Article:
“The legislation passed today reflects a balanced and collaborative approach to engaging with stakeholders and responding to their feedback.”
Those were the words of Peter Bethlenfalvy, former Wall Street banker turned Ontario provincial politician, on the day the government of Ontario passed Bill 124, the so-called Protecting a Sustainable Public Sector for Future Generations Act, in November 2019.
The bill, which imposed a maximum wage increase of one per cent on unionized public sector workers for three years – below the rate of inflation, even before inflation skyrocketed during the pandemic – certainly did not represent a “balanced and collaborative approach.” Nor was it about protecting the public sector. It was a full-frontal attack on public sector workers.
An attack on public sector workers is, by default, an attack on women. Public sector workers, in Ontario and elsewhere, are disproportionately women – particularly low-wage public sector workers, who are the most impacted by this type of wage suppression legislation. Disproportionately women, and disproportionately racialized.
As it stands right now, a coalition of unions including ETFO have defeated Bill 124 in court. In a November 2022 ruling, Justice Markus Koehnen declared that the wage suppression bill infringed on workers’ Charter rights.
“The Charter protects not just the right to associate, but also the right to a meaningful process in which unions can put on the table those issues that are of concern to workers, and have them discussed in good faith,” Koehnen wrote.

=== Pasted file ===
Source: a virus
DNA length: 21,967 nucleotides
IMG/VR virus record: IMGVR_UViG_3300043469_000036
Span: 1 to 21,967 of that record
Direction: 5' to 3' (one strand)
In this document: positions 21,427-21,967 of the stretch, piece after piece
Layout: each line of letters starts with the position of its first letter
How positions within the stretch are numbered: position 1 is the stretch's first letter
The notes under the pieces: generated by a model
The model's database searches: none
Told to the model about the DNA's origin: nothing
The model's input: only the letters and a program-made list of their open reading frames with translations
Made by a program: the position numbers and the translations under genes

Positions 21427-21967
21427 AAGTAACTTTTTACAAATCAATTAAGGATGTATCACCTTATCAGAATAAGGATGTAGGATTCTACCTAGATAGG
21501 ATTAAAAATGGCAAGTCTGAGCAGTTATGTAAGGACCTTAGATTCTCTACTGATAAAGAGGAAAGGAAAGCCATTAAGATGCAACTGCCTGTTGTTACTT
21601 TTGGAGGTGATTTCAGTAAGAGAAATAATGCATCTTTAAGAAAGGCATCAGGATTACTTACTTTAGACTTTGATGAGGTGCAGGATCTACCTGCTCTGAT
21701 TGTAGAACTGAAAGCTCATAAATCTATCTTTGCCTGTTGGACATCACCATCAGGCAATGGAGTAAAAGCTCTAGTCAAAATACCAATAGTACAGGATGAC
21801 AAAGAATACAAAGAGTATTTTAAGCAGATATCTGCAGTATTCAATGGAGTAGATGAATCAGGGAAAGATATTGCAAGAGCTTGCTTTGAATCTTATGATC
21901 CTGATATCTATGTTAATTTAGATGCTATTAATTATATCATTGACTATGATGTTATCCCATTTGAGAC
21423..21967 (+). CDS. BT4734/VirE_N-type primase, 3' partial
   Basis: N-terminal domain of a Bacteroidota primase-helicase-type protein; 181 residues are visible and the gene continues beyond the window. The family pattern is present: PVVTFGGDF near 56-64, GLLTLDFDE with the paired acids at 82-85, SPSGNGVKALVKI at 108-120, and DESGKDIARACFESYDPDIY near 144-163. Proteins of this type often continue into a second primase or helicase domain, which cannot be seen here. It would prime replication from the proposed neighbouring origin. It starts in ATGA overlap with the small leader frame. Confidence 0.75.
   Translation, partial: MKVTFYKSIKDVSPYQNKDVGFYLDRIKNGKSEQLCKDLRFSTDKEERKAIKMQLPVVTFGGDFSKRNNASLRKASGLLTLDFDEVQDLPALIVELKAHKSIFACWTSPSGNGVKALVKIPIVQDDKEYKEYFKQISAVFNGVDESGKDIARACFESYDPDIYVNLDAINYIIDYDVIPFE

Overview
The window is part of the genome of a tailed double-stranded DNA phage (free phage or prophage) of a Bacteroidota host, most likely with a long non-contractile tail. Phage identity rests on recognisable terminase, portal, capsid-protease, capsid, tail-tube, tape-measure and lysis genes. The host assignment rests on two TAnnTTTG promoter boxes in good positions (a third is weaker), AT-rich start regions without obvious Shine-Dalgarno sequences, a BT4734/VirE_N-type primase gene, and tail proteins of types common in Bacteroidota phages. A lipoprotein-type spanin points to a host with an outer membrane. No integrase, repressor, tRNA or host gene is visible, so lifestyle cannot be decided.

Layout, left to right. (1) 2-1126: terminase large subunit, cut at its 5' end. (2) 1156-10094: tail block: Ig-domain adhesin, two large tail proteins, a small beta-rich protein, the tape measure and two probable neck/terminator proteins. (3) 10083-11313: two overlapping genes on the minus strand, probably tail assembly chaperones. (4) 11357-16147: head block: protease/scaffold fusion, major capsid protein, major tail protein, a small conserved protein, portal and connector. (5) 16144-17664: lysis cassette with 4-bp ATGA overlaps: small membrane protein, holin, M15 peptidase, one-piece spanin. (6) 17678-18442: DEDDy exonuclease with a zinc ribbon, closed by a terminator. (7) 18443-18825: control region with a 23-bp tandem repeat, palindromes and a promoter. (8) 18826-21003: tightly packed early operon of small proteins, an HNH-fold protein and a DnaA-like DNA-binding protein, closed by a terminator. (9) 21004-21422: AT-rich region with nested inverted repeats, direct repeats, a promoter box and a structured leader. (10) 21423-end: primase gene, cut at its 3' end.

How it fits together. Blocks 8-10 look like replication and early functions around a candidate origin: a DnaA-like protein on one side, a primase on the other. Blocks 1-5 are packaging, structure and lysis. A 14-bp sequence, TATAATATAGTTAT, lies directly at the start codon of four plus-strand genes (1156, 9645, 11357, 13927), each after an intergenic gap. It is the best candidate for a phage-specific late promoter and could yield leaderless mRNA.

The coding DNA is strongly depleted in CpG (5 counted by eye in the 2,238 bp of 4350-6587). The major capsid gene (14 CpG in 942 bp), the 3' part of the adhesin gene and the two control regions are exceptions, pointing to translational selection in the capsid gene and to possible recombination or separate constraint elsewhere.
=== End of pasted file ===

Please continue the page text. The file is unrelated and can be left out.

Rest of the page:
The Ontario government is appealing the ruling.
A History of Attacks on Women Workers
Bill 124 is one piece of a much larger picture of the Ontario government’s undervaluing of women’s work and the care economy, and abandonment of any policies to promote gender equity.
This picture has been taking shape from the beginning. One of the Ford government’s first actions upon taking power was to undo a hard-fought win by workers across the province: the increase in the minimum wage.
On January 1, 2018, Ontario’s minimum wage jumped from $11.60 per hour to $14 per hour, with a further bump to $15 scheduled for the following year. Workers and their unions had been organizing for years to get that win, through the Fight for $15 and Fairness campaign.
Despite the howls from various chambers of commerce and business lobby groups, the minimum wage increase did not actually eliminate jobs. What it did succeed in reducing were the gender and racial pay gaps in Ontario.
In 2019, hourly wages in Ontario increased by 3.4 per cent economy-wide. The estimated pay increases were larger for Black women (4.9 per cent) and racialized women (4.7 per cent) and for non-racialized women (4.1 per cent). The faster pace of increase in women’s earnings reduced the racial and gendered earning gaps in Ontario. In an economy where women disproportionately perform low-wage and precarious work, raising the floor means reducing inequality. We know that’s true, because that’s what happened.
When the Progressive Conservatives formed government in 2018, they came to power promising sweeping changes to make Ontario “open for business.” What they meant by that slogan quickly became clear, as they immediately froze the minimum
wage at $14 per hour, rather than increasing it by another dollar as scheduled.